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Apr 01

What I’ve Learned About Radio Advertising

It’s been 15 months since I started dipping into the world of radio advertising after building my knowledge around the digital space for many years prior. It’s been fascinating to see how different the foundation of digital marketing is when compared against the way radio advertising is bought. At times, it’s been shocking to see what radio gets right that digital misses, though overall the opportunity to disrupt this medium continues to be an exciting challenge.


Some interesting takeaways I’ve learned from the radio advertising business in the past year:

1) Drive Time = Prime Time

This was the least surprising lesson, but the first thing to note when it comes to radio advertising is that the local dayparts of 6-10am and 3-7pm are the highest demand periods for buying time. Rates for ads during this time are significantly higher than during the rest of the day (as is listening).

This daypart is a proxy for attention. Commute hours capture the most captive audience: people with nothing better to do than have audio serve as their companion through a tedious portion of their day.

Advertising is a game of earning a consumer’s attention and the radio market is set up to capture it by default. It’s a refreshing change of pace from digital, where capturing user intent is often antithetical to the banner ad pitch.

2) Buyers are Set to Think Local First, National Second

In digital advertising, local targeting is a feature of your product. In radio advertising, local targeting *is* the product.

The vast majority of terrestrial buying is set up to allocate a specific budget for each metro area that the buy is set to take place in. This is due to the variance in spot costs and populations in those areas.

This is a fun technology problem to work on when determining the best way to allocate and manage inventory, since most large digital buys tend to have predominantly national targeting.

3) Programmatic is Old News

A lot is being made of the “programmatic revolution” in the banner ad space, but terrestrial radio has had human disintermediation at its core for several years. The main drivers of this are Mediaocean and STRATA: planning tools that terrestrial buyers use to understand the landscape of the tens of markets that they are allocating budgets into.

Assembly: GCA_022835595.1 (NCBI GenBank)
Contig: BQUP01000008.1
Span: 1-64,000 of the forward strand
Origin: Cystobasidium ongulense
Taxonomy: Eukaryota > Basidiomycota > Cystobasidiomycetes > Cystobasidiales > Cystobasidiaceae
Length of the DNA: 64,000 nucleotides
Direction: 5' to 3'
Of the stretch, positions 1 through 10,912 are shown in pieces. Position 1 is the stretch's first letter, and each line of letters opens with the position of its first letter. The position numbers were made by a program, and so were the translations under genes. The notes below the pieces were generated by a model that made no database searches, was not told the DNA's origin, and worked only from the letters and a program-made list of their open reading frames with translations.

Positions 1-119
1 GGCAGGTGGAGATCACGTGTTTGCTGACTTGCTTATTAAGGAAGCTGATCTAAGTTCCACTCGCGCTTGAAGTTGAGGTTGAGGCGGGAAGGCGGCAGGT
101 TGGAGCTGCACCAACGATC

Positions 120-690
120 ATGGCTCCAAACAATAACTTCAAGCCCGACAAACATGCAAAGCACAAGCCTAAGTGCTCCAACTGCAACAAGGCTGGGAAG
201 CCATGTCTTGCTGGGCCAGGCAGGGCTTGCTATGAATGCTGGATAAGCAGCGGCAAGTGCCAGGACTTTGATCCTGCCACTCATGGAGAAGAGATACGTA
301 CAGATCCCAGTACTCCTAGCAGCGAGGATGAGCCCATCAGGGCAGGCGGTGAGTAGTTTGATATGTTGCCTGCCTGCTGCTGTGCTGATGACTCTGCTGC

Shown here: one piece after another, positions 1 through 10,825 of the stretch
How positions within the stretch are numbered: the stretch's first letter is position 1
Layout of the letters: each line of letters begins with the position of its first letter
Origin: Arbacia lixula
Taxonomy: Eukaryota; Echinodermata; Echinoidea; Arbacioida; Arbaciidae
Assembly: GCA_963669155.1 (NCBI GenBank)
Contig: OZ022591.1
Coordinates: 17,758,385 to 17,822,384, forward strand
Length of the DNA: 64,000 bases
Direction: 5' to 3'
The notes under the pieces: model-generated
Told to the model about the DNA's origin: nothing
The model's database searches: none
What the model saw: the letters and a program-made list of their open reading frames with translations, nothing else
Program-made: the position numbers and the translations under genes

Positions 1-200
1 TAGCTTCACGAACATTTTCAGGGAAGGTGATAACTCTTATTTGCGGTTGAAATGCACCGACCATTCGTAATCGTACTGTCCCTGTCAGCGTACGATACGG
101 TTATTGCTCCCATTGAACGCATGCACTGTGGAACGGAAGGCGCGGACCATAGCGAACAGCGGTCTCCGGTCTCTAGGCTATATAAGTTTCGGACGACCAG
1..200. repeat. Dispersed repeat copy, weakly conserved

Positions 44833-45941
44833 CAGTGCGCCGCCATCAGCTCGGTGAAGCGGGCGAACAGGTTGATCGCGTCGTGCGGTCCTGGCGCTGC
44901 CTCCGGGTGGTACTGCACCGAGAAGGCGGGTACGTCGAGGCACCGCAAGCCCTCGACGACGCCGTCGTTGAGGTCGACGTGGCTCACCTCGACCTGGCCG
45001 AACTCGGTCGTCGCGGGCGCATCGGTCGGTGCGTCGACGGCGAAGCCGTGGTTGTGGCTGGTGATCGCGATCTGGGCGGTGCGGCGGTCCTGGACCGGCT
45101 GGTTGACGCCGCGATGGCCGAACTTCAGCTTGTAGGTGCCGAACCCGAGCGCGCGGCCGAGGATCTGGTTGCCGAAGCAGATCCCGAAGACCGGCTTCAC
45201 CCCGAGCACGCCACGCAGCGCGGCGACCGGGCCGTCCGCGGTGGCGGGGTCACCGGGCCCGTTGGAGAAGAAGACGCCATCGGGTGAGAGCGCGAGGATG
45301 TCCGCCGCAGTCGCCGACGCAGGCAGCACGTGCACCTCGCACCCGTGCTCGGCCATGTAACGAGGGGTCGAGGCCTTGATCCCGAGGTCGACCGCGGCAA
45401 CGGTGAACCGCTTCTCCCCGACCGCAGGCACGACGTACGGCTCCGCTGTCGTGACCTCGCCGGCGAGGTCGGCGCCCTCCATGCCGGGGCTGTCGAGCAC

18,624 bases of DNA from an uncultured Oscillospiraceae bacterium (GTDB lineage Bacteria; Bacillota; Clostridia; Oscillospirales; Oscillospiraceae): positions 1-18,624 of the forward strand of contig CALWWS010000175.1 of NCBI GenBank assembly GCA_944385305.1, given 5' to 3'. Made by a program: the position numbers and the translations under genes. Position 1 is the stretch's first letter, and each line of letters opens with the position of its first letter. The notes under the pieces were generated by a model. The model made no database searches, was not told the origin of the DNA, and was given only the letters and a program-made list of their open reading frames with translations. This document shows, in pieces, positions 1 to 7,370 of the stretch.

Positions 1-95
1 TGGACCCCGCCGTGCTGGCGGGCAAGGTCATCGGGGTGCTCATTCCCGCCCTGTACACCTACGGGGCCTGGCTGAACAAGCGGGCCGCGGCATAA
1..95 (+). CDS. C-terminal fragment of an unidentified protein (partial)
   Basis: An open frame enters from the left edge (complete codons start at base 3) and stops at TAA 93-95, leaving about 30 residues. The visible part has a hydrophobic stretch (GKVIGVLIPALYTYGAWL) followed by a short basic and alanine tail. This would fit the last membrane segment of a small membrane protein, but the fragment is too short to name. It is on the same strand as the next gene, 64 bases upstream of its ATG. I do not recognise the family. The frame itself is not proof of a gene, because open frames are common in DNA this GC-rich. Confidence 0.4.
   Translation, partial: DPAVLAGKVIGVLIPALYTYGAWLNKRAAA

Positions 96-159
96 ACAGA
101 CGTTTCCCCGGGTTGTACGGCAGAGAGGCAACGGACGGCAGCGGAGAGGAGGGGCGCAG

Building in feeds into these platforms were Pandora’s actual first foray into programmatic advertising last year. It was fun to be a part of catching the introduction of this simplified form of campaign planning and buying for internet radio among terrestrial buyers.

Digital programmatic should take note how to actually make a buying process efficient by learning more about how radio has done it. A good place to start: Proposal XML.

4) 5 of 15 Minutes is Considered as Full Attention

Ratings are set in 15 minute increments known as Average Quarter Hour Persons (AQH). It is defined as the average number of persons listening to a particular station for at least 5 minutes during a 15 minute period.

This is the biggest head scratcher, but allows advertising to remain consistent in the radio space. The entire pricing mechanism is built around paying for attention, but there is an inherent tune out discount into the pricing that the true reach of a given ad may be only ⅓ of the audience.

5) CPP Pricing Makes More Sense than CPM

Radio buyers typically do not buy on CPM pricing. Digital advertising loves CPMs, but it really is a relic of print advertising.

CPP means cost per rating point. To understand the pricing, first look to the rating point: which is a measure of 1% of the total population of a given metro area. The radio stations in that metro area then fight for share of attention of that population, getting a rating from Nielsen/Arbitron that measures what percentage of listeners in the metro area tuned in during each 15 minute window of the day.

For example, if you are KDKA Radio, and 3% of the Pittsburgh metropolitan area tunes in between 09:15 and 09:30, let’s say the going CPP rate during drive time is $500, then the cost of buying a spot would be $1,500.

Radio advertising inherently has its focus in the right place: the amount you pay for your campaigns is a function of the attention the media property is able to garner. What a refreshing concept in contrast to the world of digital CPMs, which focus on page view enhancers like slideshows and open themselves up to perverse incentives that create bot traffic.

Overall Takeaway

The radio landscape is an incredibly fun one to build disruptive technology against. The items that make the space unique still have a long way to go in terms of driving efficiency for advertisers: more refined targeting beyond a metropolitan area (which is still massive), increased measures of attention and ultimately greater visibility into ROI.

It makes going to work every day pretty damn exciting. Can’t wait to share the new products we’re working on to drive radio into its next volume.